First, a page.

Learning vocabulary

Vocabulary Learning

Some people learn vocabulary by keeping notes in a book, others write words and phrases on pieces of card or use mobile phone apps. Another way is to make a kind of ‘mind map’ of related words. However, it is a good idea to think about what vocabulary is. Of course there are single words that you can learn easily such as ‘printer’, ‘lion’ or ‘water’ but many words can be learnt as a group or ‘chunk’ of words.

Learning a language by chunks

English is full of chunks. A chunk of English is 2, 3 or more words that are often used together or near each other. Learning chunks of English is an excellent way to build your vocabulary and sound natural. You will hear them all the time. Here are some examples:

How do you do?
I’d like a packet of crisps please
Can you turn off the light?
By the way, how is Mark?
It’s difficult to explain the ins and outs of the situation

Here is a wonderful website about phrases: The Phrase Finder

By hearing the same phrases again and again we can start to use them. It is often not necessary to understand the grammar – we simply know that that is what people always or often say in a particular situation.

A particular kind of chunking is called ‘collocation‘.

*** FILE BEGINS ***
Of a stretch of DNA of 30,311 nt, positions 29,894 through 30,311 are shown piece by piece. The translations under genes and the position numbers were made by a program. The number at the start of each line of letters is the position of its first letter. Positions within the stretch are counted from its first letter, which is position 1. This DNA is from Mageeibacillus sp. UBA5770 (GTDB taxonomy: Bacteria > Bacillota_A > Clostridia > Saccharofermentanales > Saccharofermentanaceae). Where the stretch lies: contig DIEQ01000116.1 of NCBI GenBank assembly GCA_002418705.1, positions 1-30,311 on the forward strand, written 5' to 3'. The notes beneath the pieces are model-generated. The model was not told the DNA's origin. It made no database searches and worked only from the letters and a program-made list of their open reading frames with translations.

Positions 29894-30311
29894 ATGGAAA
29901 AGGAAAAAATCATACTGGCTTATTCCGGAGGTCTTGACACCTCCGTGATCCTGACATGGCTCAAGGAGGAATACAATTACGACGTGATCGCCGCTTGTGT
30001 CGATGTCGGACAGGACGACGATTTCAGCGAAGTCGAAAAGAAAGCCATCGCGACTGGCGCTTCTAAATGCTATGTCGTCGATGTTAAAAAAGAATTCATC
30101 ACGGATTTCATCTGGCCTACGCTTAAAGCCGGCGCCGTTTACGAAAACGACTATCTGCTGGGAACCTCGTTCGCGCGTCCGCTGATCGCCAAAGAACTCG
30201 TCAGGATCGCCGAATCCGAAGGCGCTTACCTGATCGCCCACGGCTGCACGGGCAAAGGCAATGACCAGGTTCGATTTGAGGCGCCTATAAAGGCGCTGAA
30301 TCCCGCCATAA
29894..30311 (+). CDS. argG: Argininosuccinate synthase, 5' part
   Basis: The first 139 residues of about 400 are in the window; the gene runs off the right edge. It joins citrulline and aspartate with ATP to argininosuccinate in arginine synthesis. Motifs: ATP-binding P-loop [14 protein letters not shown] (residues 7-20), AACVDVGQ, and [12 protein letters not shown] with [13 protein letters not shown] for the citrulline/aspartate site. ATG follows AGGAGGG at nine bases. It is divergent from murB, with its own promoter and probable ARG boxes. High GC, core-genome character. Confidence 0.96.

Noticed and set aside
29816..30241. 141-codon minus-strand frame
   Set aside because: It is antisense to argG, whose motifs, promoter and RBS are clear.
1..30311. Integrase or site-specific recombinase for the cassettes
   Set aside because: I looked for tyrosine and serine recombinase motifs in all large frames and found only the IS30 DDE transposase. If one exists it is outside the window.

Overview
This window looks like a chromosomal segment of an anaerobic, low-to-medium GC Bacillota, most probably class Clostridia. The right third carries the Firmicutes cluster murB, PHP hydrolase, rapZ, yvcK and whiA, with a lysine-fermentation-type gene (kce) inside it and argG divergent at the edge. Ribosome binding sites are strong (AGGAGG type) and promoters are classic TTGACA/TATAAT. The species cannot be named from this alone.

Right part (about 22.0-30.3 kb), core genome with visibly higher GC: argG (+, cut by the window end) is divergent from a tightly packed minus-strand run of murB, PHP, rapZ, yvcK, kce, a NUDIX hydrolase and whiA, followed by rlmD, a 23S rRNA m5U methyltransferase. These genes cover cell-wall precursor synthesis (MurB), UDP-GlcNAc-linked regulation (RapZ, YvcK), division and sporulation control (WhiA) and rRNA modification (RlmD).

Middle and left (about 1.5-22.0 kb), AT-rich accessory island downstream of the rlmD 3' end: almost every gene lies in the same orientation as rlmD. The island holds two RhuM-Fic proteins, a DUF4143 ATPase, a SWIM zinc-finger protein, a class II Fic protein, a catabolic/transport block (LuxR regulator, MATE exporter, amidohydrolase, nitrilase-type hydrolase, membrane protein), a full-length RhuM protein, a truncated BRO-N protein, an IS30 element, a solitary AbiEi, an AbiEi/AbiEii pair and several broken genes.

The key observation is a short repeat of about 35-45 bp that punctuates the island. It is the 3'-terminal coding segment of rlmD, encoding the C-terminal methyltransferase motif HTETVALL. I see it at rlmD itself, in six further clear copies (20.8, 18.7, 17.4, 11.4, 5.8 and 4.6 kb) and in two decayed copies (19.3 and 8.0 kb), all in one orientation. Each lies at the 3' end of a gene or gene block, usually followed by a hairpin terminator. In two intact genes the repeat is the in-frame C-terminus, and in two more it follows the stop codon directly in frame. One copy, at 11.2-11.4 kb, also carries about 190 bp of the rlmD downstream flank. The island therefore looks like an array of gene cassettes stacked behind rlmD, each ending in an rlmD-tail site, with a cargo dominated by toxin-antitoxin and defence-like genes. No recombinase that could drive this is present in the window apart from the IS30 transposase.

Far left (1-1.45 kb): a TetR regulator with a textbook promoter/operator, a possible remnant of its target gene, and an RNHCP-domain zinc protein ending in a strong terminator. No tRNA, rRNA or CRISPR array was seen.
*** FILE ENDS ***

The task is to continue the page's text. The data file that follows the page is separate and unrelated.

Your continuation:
Merry Christmas‘ is OK (but ‘Merry birthday’ sounds ridiculous!)
Do you get any pocket money?
She owes me some money.
We’ve just bought some state-of-the-art equipment.
Chair a meeting.
We going to have some heavy rain
He has a strong accent.

Another aspect of learning English vocabulary is formality and register.

English has a very large vocabulary and often there are many words that have a similar meaning. This makes it difficult for learners.

One important thing to consider is the formality or register of the item of vocabulary. For example is the word or phrase very formal and normally only found in formal writing such as academic essays or official communications. If it is, then it may not be appropriate for a relaxed conversation with your friends. It’s a little like wearing a formal business suit to a beach party!

At the other end of the spectrum some words or phrases may be slang and not at all suitable for business or professional use. A bit like wearing jeans to a formal job interview at a bank! Of course a lot of vocabulary can be used in a wide variety of situations.

Some vocabulary might only be appropriate for certain environments eg sports, technology or business. Getting the situation wrong can make your English sound rather silly or pretentious eg ‘Hi Mum, I’m just going for a walk to do some blue-sky thinking.’

Sometimes we actively choose a level of formality to indicate how we feel about something eg:

Would you mind turning down your music?
Please can you turn it down?
Turn it down now!

Here we can see that your choice of words and grammatical structures can change the strength of what you say or write.